Earlier this month Apple poached Timothy Twerdahl from Amazon, where he had headed up the Fire TV unit, to serve as VP in charge of Apple TV product marketing, raising hopes that Apple is gearing up for another try at transforming Apple TV from a hobby into a meaningful product line. But if so the transformation won’t be immediate.
Apple is reportedly testing the next iteration of the Apple TV set-top box, which could be released later this year. But early indications are that it will be another study in incrementalism, adding support for 4K streaming but no groundbreaking new functionality.
Apple is also rolling out two new original TV series, a long-form version of James Corden’s Carpool Karaoke segments from the “Late Late Show,” and reality TV-type series called “Planet of the Apps.” But neither series is being launched under the Apple TV banner. Instead, as Apple content chief Eddy Cue explained at the Code Media conference this week, both will be made available through Apple Music in a bid to boost subscriptions to the music streaming service.
If there’s a strategy here it’s well disguised.
The problem starts with Apple’s device-centric approach. Ever since Steve Jobs introduced his “hobby,” Apple has tried to re-engineer the TV viewing experience through better hardware. Over the years it has held talkswith pay-TV operators about replacing their own set-top boxes with Apple TVs and letting Apple redesign their UIs. When those talks foundered on operators’ fear of letting Apple get between them and their subscribers Apple held talks with media companies about assembling its own, skinny subscription bundle of channels for Apple TV. When those talks stalled over disagreements on price and the configuration of the bundle Apple declared that apps are the future of TV and added an app store and Siri-like voice control to Apple TV, essentially turning the set-top box into an oversize iPhone tethered to a big-screen television.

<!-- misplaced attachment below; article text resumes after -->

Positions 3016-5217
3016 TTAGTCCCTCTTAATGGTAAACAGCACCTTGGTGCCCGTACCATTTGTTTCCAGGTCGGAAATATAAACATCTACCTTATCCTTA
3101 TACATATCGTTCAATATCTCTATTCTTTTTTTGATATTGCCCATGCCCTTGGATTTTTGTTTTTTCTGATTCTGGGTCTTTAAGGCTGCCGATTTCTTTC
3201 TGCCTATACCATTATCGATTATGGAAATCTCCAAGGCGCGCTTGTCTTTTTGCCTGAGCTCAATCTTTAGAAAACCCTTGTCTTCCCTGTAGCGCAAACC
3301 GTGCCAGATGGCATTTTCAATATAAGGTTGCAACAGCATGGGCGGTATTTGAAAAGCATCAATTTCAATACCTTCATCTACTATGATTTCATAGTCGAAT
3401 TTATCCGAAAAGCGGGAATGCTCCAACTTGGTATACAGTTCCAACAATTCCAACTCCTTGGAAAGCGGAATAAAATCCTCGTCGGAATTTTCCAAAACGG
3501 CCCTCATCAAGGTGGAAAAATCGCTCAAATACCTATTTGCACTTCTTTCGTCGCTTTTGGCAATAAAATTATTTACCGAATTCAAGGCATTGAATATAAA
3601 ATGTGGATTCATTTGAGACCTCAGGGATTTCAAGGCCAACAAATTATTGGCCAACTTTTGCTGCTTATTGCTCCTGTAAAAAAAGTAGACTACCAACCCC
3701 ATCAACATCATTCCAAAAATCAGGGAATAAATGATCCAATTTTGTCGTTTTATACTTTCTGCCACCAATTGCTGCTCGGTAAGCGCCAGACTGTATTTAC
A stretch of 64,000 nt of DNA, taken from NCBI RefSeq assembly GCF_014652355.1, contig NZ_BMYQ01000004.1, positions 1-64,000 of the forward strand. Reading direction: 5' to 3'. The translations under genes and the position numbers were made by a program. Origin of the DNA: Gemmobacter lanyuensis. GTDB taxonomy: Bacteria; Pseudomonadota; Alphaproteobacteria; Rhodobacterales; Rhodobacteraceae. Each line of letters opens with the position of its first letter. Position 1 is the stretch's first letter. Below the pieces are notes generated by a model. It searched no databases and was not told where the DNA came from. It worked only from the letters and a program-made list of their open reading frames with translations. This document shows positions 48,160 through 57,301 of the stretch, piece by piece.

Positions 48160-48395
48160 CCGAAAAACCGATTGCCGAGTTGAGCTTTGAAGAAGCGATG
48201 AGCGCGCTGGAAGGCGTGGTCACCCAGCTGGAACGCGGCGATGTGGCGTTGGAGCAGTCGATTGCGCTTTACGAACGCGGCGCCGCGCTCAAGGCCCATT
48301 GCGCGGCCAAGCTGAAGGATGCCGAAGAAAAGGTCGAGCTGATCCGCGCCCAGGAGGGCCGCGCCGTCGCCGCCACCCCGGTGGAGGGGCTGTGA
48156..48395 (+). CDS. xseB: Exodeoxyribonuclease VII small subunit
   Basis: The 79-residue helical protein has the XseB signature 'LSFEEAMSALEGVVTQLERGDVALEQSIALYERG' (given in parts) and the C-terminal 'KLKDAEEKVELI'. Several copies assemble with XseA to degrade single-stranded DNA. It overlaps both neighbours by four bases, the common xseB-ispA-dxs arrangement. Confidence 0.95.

Meanwhile, the television ecosystem has been evolving away from fixed platforms and tethered devices.
Netflix proved that you can build a TV empire on the backs of other people’s devices, to the point where the incumbent pay-TV operators eventually feel compelled to integrate with your own delivery platform. Amazon is building its TV empire on a combination of its own devices and others’ and bundling it with other services.
Any hope Apple may have held out for getting help from the government died last month when Ajit Pai was named chairman of the Federal Communications Commission and moved immediately to kill his predecessor’s plan to force pay-TV operators to “unlock” the set-top box and allow third-party device makers like Apple to gain access to their content, as Apple had once tried to negotiate on its own.
The biggest threat to Apple’s long-term TV ambitions, however, assuming it really has them, is from the wireless carriers, the very service providers Apple once shoved aside by establishing its own billing relationship with iPhone users.
As discussed here in a previous post, AT&T, Verizon, and T-Mobile are all building out mobile-first video and TV platforms, bundled with data, in anticipation of the day when 5G technology allows them to deliver robust TV service wirelessly into the home.
As I’ve argued before, mobility and wireless delivery are the keys to overturning TV’s ancien regime. And Apple, ironically, should be well-positioned to storm the castle. It owns one of the two dominant mobile computing platforms in the U.S. in iOS.
The current generation of Apple TV even runs a version of iOS called TVOS, which at first appeared to be effort to turn Apple TV into merely the in-home outpost of a mobile-first video platform. But Apple has done relatively little since then to encourage programmers and developers to create the sort of integrated experiences that might have differentiated Apple TV from Roku boxes, game consoles, Amazon Fire, or any of the myriad other ways consumers can stream content to the TV.
Instead, to the extent Apple has focused on Apple TV at all it has stuck stubbornly to trying to engineer a new TV experience into the hardware itself. They may fit Apple’s hardware-centric business model. But it isn’t likely to be a winning strategy in the wireless, cloud-based, and mobile-driven future of TV.